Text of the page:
Sacramento Bee: Alameda a nice step back in time, March 17, 2013


ALAMEDA – People migrate here the first Sunday of each month, tote bags and shopping carts in tow, reveling in a nostalgia for times they are too young to have experienced in the first place.

Ah, halcyon days: yours for a price; haggling encouraged.

A 1950s metal Standard Oil sign, blue and red and pockmarked with rust, sits in the cart of a 40-year-old man. The arm of a 1915 mahogany Victrola "talking machine" touches down on a peppy fox-trot record as a man in a "Vietnam Veteran" cap nods to the rhythm. A tattooed teen vamps in a midnight-blue Jackie Kennedy pillbox hat, then discards it in favor of a white-felt flapper cloche.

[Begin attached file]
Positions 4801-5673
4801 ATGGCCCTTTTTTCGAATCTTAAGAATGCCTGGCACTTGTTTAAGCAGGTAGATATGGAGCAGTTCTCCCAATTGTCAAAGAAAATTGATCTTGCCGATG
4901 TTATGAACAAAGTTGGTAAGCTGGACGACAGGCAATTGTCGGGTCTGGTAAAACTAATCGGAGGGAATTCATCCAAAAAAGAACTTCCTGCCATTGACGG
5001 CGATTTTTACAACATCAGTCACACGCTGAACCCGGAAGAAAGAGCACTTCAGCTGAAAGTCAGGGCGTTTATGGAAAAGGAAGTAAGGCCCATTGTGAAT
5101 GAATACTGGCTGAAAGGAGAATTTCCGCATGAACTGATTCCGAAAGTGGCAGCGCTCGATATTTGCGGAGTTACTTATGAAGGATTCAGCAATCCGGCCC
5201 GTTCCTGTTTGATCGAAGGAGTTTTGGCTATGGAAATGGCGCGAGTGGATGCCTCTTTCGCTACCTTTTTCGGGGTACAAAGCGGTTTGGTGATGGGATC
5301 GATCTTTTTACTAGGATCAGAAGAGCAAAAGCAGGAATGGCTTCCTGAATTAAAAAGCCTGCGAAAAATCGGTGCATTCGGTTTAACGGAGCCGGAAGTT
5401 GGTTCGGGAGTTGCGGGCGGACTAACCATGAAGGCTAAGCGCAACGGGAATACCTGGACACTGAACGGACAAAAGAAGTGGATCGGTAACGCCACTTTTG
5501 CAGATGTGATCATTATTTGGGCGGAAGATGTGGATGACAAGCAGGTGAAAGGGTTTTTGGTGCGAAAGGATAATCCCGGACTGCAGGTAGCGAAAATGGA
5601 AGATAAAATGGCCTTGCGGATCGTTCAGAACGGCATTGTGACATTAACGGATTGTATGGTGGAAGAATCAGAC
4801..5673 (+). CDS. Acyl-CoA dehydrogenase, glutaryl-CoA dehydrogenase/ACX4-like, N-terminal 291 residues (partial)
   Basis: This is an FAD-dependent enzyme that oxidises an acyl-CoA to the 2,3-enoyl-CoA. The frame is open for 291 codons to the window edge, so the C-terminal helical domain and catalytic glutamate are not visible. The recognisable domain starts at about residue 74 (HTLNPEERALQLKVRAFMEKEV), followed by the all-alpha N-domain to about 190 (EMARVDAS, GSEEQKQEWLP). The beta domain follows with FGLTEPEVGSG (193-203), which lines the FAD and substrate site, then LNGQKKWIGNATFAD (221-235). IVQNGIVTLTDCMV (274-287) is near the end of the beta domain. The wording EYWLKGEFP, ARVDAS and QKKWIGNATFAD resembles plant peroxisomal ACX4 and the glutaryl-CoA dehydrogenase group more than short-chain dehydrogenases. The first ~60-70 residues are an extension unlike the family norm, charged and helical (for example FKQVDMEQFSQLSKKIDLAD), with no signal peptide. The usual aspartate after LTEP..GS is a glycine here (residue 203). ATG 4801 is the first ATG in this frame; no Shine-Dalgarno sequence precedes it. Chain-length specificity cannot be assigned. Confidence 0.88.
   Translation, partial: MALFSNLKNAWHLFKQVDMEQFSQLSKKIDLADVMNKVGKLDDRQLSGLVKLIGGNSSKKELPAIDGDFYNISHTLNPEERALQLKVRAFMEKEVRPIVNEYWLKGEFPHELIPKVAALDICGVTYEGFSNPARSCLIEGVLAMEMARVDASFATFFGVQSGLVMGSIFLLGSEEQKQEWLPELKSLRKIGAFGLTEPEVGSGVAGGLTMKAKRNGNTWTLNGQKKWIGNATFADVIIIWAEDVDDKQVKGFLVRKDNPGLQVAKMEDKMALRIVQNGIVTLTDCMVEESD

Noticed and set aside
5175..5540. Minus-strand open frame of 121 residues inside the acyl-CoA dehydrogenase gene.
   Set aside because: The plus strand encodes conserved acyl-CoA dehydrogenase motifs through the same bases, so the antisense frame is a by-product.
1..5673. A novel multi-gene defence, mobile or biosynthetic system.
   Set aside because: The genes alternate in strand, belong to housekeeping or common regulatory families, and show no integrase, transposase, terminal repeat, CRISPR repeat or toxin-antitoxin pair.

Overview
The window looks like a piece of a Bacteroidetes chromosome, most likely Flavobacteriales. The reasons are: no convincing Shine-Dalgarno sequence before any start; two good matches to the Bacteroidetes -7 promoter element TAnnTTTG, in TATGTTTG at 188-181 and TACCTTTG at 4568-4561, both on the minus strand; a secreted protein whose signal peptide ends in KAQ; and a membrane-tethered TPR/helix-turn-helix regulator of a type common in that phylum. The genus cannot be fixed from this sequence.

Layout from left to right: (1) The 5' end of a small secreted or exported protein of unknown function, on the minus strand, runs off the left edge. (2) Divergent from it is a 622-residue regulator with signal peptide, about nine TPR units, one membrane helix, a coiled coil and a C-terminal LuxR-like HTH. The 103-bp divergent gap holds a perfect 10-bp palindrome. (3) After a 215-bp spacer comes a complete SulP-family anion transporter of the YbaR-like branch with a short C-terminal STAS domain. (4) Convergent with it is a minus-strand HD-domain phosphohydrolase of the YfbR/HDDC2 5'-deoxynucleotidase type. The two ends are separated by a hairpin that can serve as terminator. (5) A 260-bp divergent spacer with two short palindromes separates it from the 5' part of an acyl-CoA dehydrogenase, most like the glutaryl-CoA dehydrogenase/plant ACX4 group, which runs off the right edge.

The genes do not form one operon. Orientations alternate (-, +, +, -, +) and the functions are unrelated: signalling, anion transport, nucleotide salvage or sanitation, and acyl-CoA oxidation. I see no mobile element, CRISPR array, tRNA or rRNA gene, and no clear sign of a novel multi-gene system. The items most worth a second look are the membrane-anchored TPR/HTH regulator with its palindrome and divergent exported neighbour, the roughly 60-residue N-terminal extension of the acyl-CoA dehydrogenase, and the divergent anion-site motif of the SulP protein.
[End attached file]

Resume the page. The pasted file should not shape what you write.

Alameda seems the perfect locale for dealing in antiquities – and not just because the decommissioned naval air station affords vast swaths of paved land on which thousands can forage at the monthly Alameda Point Antiques and Collectibles Faire.

No, this whole island, a short bridge or tunnel ride from the urban harshness of Oakland, is something of a throwback to earlier, simpler times. It's as if the place were preserved in amber and put on display, perhaps proof of William Faulkner's dicta that "The past is never dead. It's not even past."